“Tremors”: the end of amazing PG-13 films

Tremor Worm

Tremor Worm

I’m obsessed with the film Tremors. When it came out, film executives went with the B-movie angle, and the writers S.S. Wilson and Brent Maddock were severely disappointed with the film’s marketing. It was a nuanced script with humor and drama and thought. But it also had monsters, and the special effects team had just come off of working on Aliens, so the need for this to be a BLOCKBUSTER was apparent. But the marketing failed the film, and it was relegated to cult status. In the end, that’s not so bad, because they went on to make a few direct-to-video sequels, which retain a lot of the same charm and fun as the original.

Michael Gross will never have a better role than the one he had in Tremors.

Michael Gross will never have a better role than the one he had in Tremors.

S.S. Wilson and Brent Maddock are also the geniuses behind Short Circuit, one of a handful of extremely memorable “children’s films for adults” in the 80s and 90s. Smart, with an adorable catchphrase (“Number 5 is alive”), it’s so likable and heartbreaking that it’s maddening the film didn’t get the same kind of promotion something like The Land Before Time did with its Pizza Hut tie-in deals. Wilson and Maddock explain it all very clearly in this rare interview.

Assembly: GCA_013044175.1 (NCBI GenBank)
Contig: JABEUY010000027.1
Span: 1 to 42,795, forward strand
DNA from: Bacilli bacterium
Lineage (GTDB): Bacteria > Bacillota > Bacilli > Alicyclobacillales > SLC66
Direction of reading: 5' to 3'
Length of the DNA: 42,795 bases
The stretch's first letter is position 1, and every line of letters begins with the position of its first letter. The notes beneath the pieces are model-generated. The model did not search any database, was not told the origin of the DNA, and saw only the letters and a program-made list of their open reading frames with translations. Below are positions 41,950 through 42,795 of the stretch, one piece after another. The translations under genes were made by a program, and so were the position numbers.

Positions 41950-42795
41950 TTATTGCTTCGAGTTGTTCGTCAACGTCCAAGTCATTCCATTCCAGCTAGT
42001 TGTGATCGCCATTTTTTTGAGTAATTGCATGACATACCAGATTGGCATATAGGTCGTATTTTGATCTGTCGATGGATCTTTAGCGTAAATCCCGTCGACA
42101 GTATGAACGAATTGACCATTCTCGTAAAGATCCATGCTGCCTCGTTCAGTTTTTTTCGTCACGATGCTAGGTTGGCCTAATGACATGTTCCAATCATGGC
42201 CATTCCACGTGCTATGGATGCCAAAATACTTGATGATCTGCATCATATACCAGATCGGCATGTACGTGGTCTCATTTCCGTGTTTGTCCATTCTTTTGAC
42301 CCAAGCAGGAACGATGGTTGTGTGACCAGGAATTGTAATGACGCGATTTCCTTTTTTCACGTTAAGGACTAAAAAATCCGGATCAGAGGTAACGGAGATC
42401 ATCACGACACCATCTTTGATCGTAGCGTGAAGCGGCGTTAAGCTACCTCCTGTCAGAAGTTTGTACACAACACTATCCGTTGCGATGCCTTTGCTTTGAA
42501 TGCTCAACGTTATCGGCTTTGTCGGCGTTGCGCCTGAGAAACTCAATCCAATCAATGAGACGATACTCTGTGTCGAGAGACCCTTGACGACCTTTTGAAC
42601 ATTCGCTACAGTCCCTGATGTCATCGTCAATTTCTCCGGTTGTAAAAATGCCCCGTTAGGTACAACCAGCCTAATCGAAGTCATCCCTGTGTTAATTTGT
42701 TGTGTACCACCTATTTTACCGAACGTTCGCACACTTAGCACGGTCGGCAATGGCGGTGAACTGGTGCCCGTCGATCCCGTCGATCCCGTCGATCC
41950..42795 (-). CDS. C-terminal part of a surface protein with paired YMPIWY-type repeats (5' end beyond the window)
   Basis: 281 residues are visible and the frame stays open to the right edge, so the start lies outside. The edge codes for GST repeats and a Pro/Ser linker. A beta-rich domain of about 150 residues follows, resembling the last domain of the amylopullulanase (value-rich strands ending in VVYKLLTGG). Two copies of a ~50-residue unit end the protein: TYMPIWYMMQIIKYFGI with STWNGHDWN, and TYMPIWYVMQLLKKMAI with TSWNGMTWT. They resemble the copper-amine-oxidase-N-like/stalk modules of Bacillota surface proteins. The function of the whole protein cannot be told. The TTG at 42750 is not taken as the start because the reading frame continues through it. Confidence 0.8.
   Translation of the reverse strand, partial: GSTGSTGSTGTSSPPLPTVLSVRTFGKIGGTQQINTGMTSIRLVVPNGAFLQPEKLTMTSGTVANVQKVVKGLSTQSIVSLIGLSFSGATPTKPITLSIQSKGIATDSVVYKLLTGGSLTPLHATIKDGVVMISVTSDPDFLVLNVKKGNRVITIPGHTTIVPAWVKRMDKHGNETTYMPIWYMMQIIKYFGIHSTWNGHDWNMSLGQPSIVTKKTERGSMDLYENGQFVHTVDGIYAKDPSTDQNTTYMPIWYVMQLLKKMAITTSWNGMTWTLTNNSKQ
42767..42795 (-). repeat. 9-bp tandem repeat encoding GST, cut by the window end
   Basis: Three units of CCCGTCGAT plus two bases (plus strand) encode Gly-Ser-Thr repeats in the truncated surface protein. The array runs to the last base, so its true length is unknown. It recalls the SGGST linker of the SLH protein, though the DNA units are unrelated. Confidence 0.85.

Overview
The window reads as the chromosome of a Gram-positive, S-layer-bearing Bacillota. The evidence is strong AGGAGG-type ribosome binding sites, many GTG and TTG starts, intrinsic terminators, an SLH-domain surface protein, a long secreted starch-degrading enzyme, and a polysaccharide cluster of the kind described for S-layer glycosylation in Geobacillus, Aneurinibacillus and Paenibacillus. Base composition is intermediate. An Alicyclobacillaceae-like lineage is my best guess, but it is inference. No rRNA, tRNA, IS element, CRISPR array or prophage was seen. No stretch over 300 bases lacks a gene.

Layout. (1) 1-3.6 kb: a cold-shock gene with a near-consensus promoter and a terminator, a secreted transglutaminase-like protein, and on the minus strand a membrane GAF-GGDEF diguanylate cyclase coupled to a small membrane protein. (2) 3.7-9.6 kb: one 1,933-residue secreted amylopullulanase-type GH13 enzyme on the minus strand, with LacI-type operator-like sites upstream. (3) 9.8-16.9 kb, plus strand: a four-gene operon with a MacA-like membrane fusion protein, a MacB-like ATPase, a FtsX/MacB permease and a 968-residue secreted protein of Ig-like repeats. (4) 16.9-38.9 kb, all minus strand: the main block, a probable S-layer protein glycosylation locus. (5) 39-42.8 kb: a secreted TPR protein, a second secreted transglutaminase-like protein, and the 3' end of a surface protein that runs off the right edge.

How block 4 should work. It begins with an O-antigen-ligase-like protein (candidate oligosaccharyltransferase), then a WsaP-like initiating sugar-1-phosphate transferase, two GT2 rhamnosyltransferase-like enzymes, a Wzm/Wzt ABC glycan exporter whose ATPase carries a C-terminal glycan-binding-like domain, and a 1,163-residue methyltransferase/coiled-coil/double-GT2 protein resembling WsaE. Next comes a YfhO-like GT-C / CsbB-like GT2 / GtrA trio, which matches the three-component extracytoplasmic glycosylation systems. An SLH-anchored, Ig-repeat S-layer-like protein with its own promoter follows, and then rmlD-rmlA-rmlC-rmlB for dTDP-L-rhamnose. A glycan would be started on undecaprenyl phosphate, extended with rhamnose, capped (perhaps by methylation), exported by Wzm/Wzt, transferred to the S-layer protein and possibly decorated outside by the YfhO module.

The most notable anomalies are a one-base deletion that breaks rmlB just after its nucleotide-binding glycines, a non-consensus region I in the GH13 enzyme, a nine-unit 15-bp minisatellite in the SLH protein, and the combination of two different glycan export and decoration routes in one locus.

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The gist of all this, though, is that film executives have no idea where to put films like these. Their audience is ill-defined, in that it’s for everyone…but not really for everyone. Their films don’t often bend to the lowest common denominator, and if you read their scripts, you’ll find them full of simplicity, while still circumventing expectations. In the film market…where do you put them?

Rumor has it Short Circuit will be making a comeback, but could it be as good and smart as the original, especially if Number 5 is supposed to be more menacing now? I’d love it if we didn’t have to Dark Knight everything up. Also, could it maybe give the Indian guy (Fisher Stevens) a better part…like, less racist? (Probably not…) The film’s been in pre-pro for two years with no news of its release, so we’ll see. But I’m hopeful, because Wilson and Maddock are attached.

Take a look at this video of S.S. Wilson explaining the conception for the story of Tremors here. Then you can watch some of the other cool BTS stuff from the original Tremors release. S.S. Wilson, a true creative nerd, also seems to sell some of his work and his children’s books from this website, which is kind of weird because of all the John Deere tractors, but…If his children’s books are as great as his films, then you should definitely check them out.

 

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2 responses to ““Tremors”: the end of amazing PG-13 films

    • Definitely. There’s actually some excellent acting in there, too. Everyone has this exaggerated character, but they’re committed to it.

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